A Simpler Model

January 10, 2012

I have spent more time than I probably ever have discussing religion and religious topics with Christians who are not LDS. I think there are several good reasons why the LDS faithful and other Christians simply do not understand each other.

First, let me describe what I understand the foundation of most other Christian’s understanding of the world is. They start with the Bible, and then they add on to that limited set of texts the writings and philosophies of people around the Bible. To an LDS believer, this is simply “the philosophies of men, mingled with scripture.” I know there has been considerable effort to go straight to the source, the subject that is called “exegesis” in those circles. But the problem plaguing even this method is that the Bible simply isn’t what they think it is.

Let me explain what I mean. The Bible, to a Christian, is the word of God. As an LDS believer, I believe that too. However, other faiths tend to take it one step further, and consider the Bible to be the unerring word of God. If it were possible that the 4,000 years of recorded history that is in the Bible were passed down without interpretation or changes from Moses’ pen to today’s books, that would be true. But that is not true, and anyone who has looked at the history of the Bible and its many different versions will know it is not true.

That’s not to say that divinity does not still shine throughout the Bible. I’m tempted to say it shows more in the New Testament than in the Old, only because the Old Testament is so many years older than the New. I think most people recognize the inspired passages when they see them. That’s why people tend to refer more to the prophets, particularly Isaiah, the chapters in Genesis referring to God’s actions in the pre-history of the Bible, Exodus, the four gospels, and things like that over Ecclesiastes and Songs of Solomon.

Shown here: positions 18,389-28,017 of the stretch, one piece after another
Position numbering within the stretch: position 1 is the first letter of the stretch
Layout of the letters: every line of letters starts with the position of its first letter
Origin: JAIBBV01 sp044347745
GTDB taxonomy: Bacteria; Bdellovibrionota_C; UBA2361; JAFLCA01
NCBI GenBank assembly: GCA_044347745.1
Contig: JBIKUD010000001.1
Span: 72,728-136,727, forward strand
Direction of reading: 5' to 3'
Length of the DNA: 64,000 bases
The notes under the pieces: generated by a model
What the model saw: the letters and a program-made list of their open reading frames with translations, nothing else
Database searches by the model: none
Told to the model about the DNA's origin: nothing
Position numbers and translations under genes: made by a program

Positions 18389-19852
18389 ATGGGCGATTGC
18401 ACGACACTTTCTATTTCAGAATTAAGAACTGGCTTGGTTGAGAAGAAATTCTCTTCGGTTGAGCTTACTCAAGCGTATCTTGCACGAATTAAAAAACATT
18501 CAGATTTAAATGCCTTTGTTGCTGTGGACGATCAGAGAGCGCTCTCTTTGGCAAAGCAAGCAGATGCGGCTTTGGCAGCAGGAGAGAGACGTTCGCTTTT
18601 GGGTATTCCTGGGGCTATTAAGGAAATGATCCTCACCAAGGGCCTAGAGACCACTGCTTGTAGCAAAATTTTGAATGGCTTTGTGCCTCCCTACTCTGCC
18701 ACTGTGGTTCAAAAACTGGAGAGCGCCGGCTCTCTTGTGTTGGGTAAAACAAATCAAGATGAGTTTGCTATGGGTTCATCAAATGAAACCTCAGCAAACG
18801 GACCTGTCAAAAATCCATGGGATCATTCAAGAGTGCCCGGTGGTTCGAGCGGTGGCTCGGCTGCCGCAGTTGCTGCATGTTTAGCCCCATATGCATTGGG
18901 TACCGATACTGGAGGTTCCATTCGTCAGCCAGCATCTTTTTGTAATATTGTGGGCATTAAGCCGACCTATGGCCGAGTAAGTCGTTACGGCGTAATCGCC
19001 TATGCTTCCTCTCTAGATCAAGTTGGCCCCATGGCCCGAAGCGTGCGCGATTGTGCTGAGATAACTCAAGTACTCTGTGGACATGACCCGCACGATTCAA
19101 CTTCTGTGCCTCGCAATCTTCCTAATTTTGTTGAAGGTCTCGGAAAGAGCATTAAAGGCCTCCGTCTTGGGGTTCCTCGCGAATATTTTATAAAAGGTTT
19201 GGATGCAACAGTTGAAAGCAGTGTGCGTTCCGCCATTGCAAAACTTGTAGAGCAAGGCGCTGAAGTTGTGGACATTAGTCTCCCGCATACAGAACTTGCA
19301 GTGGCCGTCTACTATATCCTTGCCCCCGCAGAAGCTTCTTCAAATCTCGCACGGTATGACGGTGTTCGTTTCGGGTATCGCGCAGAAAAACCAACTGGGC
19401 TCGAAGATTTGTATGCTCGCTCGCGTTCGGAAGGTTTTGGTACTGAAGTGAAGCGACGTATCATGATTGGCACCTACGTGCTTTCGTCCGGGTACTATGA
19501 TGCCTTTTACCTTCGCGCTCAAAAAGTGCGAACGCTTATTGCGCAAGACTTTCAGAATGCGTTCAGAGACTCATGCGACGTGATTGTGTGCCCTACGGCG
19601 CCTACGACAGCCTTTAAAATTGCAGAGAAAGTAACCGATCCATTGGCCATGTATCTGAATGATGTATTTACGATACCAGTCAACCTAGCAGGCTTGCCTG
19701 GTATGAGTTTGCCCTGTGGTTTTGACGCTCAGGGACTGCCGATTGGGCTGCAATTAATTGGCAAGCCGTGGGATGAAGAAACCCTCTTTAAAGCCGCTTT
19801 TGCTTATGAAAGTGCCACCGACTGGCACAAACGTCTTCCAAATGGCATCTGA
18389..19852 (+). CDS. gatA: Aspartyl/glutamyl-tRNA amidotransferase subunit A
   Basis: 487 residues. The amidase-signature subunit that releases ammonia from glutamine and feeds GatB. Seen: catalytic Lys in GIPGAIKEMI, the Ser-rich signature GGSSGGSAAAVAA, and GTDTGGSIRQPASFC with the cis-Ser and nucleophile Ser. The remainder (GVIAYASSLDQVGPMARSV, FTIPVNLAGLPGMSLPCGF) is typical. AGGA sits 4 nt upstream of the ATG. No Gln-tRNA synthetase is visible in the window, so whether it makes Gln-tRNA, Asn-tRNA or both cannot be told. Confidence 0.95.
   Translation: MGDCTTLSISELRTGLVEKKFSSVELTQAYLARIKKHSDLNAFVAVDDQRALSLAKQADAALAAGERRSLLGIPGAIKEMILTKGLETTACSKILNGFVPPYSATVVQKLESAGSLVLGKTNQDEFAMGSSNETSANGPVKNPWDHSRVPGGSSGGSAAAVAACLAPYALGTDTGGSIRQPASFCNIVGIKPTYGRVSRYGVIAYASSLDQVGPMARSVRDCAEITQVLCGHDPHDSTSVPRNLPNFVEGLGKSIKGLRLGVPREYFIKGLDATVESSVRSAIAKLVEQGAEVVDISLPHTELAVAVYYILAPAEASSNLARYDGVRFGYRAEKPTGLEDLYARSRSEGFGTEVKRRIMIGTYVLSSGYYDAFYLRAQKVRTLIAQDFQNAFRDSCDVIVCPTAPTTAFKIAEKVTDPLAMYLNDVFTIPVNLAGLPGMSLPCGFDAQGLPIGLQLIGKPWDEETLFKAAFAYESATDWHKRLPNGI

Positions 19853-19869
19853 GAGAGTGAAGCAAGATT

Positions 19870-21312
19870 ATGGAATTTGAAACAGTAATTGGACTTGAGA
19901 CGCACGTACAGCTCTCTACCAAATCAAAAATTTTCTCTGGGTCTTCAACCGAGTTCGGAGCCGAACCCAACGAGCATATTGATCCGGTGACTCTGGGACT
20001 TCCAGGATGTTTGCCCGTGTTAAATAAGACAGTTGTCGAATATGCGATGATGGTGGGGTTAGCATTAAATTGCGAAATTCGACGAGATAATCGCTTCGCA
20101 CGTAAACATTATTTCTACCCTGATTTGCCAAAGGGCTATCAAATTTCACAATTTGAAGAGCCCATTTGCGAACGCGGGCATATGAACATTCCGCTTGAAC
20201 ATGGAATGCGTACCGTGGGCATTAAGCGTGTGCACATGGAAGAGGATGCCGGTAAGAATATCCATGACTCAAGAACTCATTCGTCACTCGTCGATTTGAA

(Of course, there are those who claim to be Christian who do not think the Bible is inspired much if at all, or wholly errant, but I don’t want to spend time condemning them for their insanity.)

(And there are those who cling to the absurd, non-Biblical notion that the Bible is the only word of God. These people are so ignorant it is difficult to help them understand why. Perhaps if they actually read the Bible they claim to believe, they would understand why.)

But I don’t know many Christians who stop at exegesis, and proceed no further. How many Christians today swear belief in texts and thoughts that are clearly outside of the Bible? I think the vast majority do. That’s where we get Creedal Christians, or the various sects and denominations. Even the Latter-day Saints are clearly in this group of people. If the texts and ideas that these Christians adhere to are from God, then they are godly. Otherwise, if they are from man or worse, then they are clearly not relying on God’s word but something else. And that is where trouble lies. When you put your trust into something other than God and his word, you are putting your trust in man or worse. And we know, from the Bible, what happens to those people.